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A Truck Full of Money

3.49  ·  Rating details ·  1,584 ratings  ·  268 reviews
"A perfectly executed, exquisitely reported parable of the Internet age and the wild, mad adventure that is start-up culture."--Charles Duhigg

Fortune, mania, genius, philanthropy--the bestselling author of Mountains Beyond Mountains gives us the inspiring story of Paul English, the founder of and Lola.

Tracy Kidder, the "master of the nonfiction narrative" (The Ba
ebook, 320 pages
Published September 6th 2016 by Random House
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Average rating 3.49  · 
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 ·  1,584 ratings  ·  268 reviews

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Elyse Walters
Sep 14, 2016 rated it it was amazing
Shelves: netgalley
I jumped at the opportunity to read another book by Tracy Kidder. It's been a few years since I've read him. I enjoyed both "Strength in What Remains" and "Mountains Beyond Mountains"...a book that won the Pulitzer Prize.
Kidder is terrific literary journalist. His non-fiction books have a strong story line and personal voice to his writing.

This is an 'engaging' -fascinating - personal story about a man named Paul English, CEO and co-founder of Kayak, ( a travel website), founder of an online C
Nov 22, 2016 rated it it was ok  ·  review of another edition
Shelves: 2016-reads
With a title like "A Truck Full of Money" and a bright rainbow-y cover I assumed this would be about a person who gives his money to the less-fortunate or uses his wealth to make the world a better place. Lord knows I'm ready to read about a generous American this month. And while I'm not particularly a Kidder fan, his subjects are sometimes interesting (Paul Farmer and Partners in Health; the Burundian immigrant in Strength in What Remains). I realize that he has earned the respect and vast rea ...more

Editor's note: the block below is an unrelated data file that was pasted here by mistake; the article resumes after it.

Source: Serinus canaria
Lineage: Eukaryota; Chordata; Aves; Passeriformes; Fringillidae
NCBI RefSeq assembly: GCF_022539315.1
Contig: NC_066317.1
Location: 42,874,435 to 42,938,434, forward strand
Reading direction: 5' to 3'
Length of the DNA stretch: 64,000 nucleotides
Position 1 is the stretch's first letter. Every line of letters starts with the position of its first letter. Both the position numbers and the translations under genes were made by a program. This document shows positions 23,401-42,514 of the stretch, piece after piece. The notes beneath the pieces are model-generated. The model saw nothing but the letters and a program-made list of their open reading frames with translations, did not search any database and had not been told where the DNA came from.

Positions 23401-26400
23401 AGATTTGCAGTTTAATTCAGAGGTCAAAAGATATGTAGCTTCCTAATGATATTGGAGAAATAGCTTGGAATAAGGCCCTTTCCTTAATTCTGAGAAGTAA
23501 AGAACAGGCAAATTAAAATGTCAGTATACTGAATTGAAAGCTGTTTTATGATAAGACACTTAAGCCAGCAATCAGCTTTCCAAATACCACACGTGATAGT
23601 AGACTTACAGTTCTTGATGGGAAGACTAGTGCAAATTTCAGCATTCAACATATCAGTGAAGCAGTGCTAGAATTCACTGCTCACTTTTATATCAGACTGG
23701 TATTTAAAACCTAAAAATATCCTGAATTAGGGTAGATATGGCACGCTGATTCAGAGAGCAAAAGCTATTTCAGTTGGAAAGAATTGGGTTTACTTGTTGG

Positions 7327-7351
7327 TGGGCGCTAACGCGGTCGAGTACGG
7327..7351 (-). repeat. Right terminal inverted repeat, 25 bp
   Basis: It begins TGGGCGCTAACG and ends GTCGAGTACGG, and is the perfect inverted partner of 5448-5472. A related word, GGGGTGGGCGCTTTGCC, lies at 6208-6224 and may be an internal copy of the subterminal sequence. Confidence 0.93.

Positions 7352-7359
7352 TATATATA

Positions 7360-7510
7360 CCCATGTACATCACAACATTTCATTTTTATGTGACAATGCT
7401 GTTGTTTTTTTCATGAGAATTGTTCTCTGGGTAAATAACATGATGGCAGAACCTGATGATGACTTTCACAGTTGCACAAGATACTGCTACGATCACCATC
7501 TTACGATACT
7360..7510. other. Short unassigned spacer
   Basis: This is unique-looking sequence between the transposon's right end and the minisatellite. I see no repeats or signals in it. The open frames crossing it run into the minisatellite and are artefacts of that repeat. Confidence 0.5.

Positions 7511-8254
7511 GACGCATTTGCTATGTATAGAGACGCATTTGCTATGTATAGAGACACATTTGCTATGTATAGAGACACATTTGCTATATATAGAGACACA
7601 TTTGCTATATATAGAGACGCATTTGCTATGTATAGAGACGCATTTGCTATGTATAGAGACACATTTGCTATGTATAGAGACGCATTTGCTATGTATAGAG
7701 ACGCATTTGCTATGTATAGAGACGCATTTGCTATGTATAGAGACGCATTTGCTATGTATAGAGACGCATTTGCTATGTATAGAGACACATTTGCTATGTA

Nov 01, 2016 rated it liked it  ·  review of another edition
Shelves: memoir, arc
Paul English is the cofounder of, the popular website that helps buyers find the cheapest flight available across multiple airline sites. English built the company from the ground up, and, in 2012, after Kayak (very successfully) went public, he sold the whole caboodle for almost 2 billion dollars.

A Truck Full of Money is English's biography as told by Pulitzer Prize winner Tracy Kidder. Though the book covers the typical topics you'd expect to see in a life story (like English's child
Nov 11, 2016 rated it really liked it
Having read and enjoyed Mountains Beyond Mountains: The Quest of Dr. Paul Farmer, A Man Who Would Cure the World by Tracy Kidder, and also having seen an interview with Paul English on my local (Boston) PBS station, I definitely was interested in reading this story of English's life to date: his success in programming is legendary but I knew only bits and pieces otherwise, hints of his wealth, his bipolar disorder, etc. What Kidder is able to do is to link the man of the present with the boy who ...more
Sep 24, 2016 rated it really liked it  ·  review of another edition
Originally published at Reading Reality

The first book of Tracy Kidder’s that I ever read was The Soul of a New Machine, an inside look at the development of a new 32-bit minicomputer at Data General in the late 1970s. In internet years, that feels like several centuries ago.

The universe of computing, and the universe of the ways in which our lives are impacted by computers and related technology, has changed immeasurably since that “soul” was put into that “new machine”. But those giants at Data
Karen R